Recollections of Bergen Street's Park Theatre

by Nat Bodian

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The Park Theatre opened in the 1920s as the "Weequahic" showing silent films. As the Weequahic neighborhood filled up in the 1940s and 1950s and became a mostly upwardly-mobile Jewish neighborhood, with Bergen Street as its main shopping street, the Park Theatre's popularity grew with the neighborhood.

Grammar school children attended Saturday matinees. Upper-grade elementary school kids from Chancellor Avenue School and from Maple Avenue School attended Friday nights, as well as Saturdays. Adults went on week-end evenings and on week-days when there were giveaways such as dish nights and cosmetic nights, when free gifts were dispensed.

The 920-seat capacity theatre, located at 1025 Bergen Street had become a neighborhood gathering place for both young and old, providing in a limited area both entertainment and multiple choices for dining and refreshment.

Recollections of Jack Feins, Teenage Usher

I attended Chancellor Avenue School and graduated from Weequahic High in 1944. Around 1939 or 1940, when I was 13 or 14, I became an usher at the Park Theatre.

I worked after school and Saturday afternoons. The theatre was a hang-out for some of the kids.

I remember the thrill of getting a uniform jacket and a searchlight. My usher uniform was blue and orange and I felt very important telling the kids to be quiet and helping to maintain order. I would also use the flashlight to show people to their seats.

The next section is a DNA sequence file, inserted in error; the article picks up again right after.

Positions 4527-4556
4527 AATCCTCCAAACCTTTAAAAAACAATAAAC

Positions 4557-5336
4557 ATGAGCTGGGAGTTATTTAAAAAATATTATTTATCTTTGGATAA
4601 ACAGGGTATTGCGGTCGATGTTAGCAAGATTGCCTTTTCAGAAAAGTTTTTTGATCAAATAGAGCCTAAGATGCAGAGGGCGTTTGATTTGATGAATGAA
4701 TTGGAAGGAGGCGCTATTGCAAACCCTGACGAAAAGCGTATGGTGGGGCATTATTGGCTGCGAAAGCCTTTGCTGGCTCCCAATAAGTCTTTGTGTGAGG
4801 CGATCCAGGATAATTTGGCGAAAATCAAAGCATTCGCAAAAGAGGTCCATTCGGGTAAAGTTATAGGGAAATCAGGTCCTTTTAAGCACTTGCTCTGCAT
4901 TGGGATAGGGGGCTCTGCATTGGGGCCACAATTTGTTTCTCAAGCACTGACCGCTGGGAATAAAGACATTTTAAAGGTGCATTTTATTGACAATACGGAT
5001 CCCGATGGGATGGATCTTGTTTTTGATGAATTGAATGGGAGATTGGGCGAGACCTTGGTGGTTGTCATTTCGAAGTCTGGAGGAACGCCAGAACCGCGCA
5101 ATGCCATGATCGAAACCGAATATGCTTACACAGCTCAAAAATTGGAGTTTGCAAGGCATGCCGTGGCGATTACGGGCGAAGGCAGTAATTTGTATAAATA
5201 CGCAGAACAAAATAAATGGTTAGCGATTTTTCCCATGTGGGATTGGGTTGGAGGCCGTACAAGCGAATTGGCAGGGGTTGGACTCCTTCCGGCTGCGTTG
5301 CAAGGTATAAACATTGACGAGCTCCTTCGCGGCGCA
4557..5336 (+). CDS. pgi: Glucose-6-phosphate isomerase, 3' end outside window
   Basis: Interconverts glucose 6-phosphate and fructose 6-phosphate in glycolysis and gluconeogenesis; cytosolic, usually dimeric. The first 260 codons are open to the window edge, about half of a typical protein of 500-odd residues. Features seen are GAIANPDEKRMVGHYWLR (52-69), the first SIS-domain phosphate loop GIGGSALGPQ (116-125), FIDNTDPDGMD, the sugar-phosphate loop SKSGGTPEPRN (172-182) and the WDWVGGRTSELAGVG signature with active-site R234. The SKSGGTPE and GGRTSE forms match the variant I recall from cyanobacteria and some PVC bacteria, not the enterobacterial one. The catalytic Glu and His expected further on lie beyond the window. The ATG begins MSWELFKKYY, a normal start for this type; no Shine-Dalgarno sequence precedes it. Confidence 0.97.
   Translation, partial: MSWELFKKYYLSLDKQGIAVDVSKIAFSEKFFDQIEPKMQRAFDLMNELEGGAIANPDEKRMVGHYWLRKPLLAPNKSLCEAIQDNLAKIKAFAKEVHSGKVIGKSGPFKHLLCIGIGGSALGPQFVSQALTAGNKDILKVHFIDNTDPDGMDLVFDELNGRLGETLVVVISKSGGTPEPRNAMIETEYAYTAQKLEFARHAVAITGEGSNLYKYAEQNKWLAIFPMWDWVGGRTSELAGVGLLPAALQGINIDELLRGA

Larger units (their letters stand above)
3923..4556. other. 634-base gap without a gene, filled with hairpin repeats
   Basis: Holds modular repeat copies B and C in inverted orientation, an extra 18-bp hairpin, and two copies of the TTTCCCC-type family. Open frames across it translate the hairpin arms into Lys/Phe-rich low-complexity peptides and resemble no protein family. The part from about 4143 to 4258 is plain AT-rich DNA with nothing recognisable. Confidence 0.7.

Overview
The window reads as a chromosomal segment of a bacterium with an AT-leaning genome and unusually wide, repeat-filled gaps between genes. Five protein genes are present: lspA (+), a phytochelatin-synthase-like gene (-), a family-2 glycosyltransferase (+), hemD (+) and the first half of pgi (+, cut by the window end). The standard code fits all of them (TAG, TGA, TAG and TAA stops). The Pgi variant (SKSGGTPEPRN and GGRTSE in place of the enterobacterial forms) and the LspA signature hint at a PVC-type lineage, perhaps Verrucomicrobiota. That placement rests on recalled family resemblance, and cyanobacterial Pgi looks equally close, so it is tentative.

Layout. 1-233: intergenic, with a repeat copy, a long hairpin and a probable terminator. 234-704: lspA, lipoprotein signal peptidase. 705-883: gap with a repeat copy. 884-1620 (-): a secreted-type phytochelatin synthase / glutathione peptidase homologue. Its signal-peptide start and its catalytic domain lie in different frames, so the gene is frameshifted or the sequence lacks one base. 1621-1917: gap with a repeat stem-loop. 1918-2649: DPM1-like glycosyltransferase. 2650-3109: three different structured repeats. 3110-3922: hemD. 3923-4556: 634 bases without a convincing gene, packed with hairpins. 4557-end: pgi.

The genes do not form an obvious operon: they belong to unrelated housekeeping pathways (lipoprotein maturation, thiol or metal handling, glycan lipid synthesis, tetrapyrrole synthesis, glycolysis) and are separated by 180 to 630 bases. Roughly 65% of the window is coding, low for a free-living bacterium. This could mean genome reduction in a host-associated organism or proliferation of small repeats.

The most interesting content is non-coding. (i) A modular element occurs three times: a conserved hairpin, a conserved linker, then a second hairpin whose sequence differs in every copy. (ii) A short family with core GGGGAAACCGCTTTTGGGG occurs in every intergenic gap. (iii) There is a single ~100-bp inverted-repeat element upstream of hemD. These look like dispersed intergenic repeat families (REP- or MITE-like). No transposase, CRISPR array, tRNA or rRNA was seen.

I learned the dialogue from all the movies by heart. I saw them so much.

I also had a girlfriend meet me at my break. We used to sit up front and hold hands.

Theatre Dish Nights

There were also "dish nights" and "cosmetic nights'. I think they were also given out at afternoon performances as well. However, without question, they were on different weeks.

One thursday would be dishes and another Thursday cosmetics. Also, as best as I can recall, the giveaways may have been done periodically, rather than every week. I am sure, though, that they were only given out on Thursdays.

Theatre Inside

I remember the lobby candy counter at the Park was on the right when you entered the theatre, and the theatre seating was along the left side.

Some Patron Recollections

From Hannah Buchalter Litowitz:

In the 1950s, I was a teenager, living with my Aunt, Rebecca Friedlander at 64 Lyons Avenue, a block below Bergen Street.

My aunt was a practicing dentist out of her home, and every Saturday night or Sunday afternoon, she would take me to the Park Theatre for a double feature. It was her way of winding down.

After we left the Park Theatre, we would have ice cream at Henry's Sweet Shop, or pick up deli nearby and walk home. We never gave a thought to walking home at night. The neighborhood was very safe.

From Ray Miller: